Partnering with The Nature Conservancy to Improve Water Quality
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Partnering with The Nature Conservancy to Improve Water Quality

July 02, 2014   |   ShareThis

4R Nutrient Stewardship Certification Program to Help Retailers & Farmers in Indiana, Ohio and Michigan Reduce Runoff

In years past, massive, blue-green algal blooms on Western Lake Erie have grown large enough to be visible from outer space.

Phosphorus runoff from surrounding agricultural lands has been identified as a major source of the problem—and groups, from government and businesses to farmers and NGOs, are joining together and taking action.

At Mosaic, we’re committed to protecting critical water resources through habitat conservation, watershed restoration and nutrient stewardship. For these reasons, The Mosaic Company Foundation has chosen to partner with The Nature Conservancy (TNC) in support of a multi-sector initiative, governed by the Nutrient Stewardship Council, to pilot a nutrient application standard. The goal is to improve water quality in the Western Lake Erie Basin (WLEB) in Indiana, Michigan and Ohio.

“As a global leader in the crop nutrition industry, we support the safe and responsible use of our products,” said Mark Kaplan, Mosaic Senior Vice President – Public Affairs. “Innovative approaches, like the 4R Nutrient Stewardship Certification Program, will help protect our water resources for future generations—and promote best management practices that reduce potential impacts of fertilizer use on the environment.”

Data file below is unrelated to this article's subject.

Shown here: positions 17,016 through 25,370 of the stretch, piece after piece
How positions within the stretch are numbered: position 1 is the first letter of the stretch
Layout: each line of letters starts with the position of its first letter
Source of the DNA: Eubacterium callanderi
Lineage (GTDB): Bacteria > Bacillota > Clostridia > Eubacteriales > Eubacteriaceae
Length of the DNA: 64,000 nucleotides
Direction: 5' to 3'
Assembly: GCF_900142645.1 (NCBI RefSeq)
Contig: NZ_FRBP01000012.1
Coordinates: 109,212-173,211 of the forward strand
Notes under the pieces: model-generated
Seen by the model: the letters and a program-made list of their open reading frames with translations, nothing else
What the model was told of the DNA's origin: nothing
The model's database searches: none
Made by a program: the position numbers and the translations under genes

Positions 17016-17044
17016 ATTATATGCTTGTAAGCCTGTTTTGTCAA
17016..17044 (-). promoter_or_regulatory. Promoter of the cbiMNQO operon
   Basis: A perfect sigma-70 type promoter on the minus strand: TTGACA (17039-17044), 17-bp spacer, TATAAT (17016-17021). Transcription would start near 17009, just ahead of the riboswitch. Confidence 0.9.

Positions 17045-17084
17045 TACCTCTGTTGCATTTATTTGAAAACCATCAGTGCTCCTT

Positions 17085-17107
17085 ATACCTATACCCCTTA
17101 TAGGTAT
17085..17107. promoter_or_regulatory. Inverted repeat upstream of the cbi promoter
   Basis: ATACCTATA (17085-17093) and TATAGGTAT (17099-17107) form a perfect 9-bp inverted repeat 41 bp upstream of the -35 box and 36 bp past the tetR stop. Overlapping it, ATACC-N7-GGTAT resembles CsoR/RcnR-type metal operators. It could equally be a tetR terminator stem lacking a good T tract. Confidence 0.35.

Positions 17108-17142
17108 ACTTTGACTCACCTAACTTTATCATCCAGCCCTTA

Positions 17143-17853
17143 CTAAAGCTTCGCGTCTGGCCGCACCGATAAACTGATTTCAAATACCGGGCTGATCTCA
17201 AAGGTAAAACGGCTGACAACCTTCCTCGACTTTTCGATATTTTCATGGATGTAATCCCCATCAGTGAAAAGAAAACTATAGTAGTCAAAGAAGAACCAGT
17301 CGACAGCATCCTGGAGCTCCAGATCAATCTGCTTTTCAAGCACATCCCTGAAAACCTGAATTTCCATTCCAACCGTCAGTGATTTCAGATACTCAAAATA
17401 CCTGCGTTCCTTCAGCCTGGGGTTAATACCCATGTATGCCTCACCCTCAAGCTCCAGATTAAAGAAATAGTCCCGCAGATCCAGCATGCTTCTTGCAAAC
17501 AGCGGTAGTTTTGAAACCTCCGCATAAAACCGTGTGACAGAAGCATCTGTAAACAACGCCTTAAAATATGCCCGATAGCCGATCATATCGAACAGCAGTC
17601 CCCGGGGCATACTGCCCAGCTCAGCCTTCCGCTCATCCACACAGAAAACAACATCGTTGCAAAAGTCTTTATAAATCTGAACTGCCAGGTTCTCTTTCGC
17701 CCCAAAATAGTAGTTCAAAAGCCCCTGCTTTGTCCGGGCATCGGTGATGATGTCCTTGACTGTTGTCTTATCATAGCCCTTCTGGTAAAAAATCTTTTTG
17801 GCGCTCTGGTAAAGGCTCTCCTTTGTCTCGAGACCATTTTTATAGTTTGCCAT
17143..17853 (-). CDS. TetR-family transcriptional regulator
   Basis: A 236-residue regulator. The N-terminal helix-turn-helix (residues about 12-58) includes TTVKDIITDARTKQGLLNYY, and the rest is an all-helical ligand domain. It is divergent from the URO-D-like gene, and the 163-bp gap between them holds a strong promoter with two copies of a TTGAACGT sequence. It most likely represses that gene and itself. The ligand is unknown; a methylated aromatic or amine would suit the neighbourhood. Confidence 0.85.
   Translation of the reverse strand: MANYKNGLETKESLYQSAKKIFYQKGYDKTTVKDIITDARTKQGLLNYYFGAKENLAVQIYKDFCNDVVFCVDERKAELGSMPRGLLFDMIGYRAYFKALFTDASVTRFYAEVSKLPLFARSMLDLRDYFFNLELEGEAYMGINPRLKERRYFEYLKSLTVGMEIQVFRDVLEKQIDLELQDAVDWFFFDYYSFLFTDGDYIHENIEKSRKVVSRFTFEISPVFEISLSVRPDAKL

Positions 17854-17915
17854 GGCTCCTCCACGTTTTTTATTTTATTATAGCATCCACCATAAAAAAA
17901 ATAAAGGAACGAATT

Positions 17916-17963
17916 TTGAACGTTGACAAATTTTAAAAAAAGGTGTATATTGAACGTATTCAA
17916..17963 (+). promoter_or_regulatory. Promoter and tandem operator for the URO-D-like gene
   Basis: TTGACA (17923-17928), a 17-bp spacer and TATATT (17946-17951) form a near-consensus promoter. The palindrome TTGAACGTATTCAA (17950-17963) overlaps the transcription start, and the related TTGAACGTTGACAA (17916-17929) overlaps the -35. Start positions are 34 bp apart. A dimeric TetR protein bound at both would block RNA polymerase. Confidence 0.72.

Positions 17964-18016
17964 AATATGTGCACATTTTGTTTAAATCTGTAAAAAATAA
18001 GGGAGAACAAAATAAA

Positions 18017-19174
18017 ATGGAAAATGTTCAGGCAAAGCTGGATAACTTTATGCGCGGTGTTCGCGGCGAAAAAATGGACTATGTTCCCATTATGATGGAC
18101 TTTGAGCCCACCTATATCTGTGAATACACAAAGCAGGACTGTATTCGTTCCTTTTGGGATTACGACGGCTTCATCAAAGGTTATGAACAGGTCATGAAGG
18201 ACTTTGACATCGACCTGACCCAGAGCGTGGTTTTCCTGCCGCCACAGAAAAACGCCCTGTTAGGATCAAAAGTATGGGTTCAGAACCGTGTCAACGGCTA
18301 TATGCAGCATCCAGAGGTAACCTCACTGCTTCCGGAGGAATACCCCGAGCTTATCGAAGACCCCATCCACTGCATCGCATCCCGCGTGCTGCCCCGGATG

Helping Retailers & Farmers Support 4Rs Best Management Practices

The 4R Nutrient Stewardship Certification Program encourages agricultural retailers, service providers and other certified professionals in the Western Lake Erie Basin to adopt proven best practices through the 4Rs, a concept originated by The Fertilizer Institute: using the Right Nutrient Source at the Right Rate and Right Time in the Right Place.

This voluntary new program builds on the 4R Nutrient Stewardship principles to provide a consistent, recognized standard for agricultural retailers in Indiana, Ohio and Michigan—where surrounding waters drain into Lake Erie. The program ensures that social, environmental and economic sustainability objectives are met through the adoption of 4R nutrient management.

“This certification program is good business for farmers as well as water quality—not just for the fish in Lake Erie but also for the people who rely on the lake and its tributaries for drinking water,” said Carrie Vollmer-Sanders, Director of the Western Lake Erie Basin Project for The Nature Conservancy. “Fertilizer run-off into waterways contributes to harmful algal blooms. This certification program will help make sure that fertilizer grows crops, not algae.”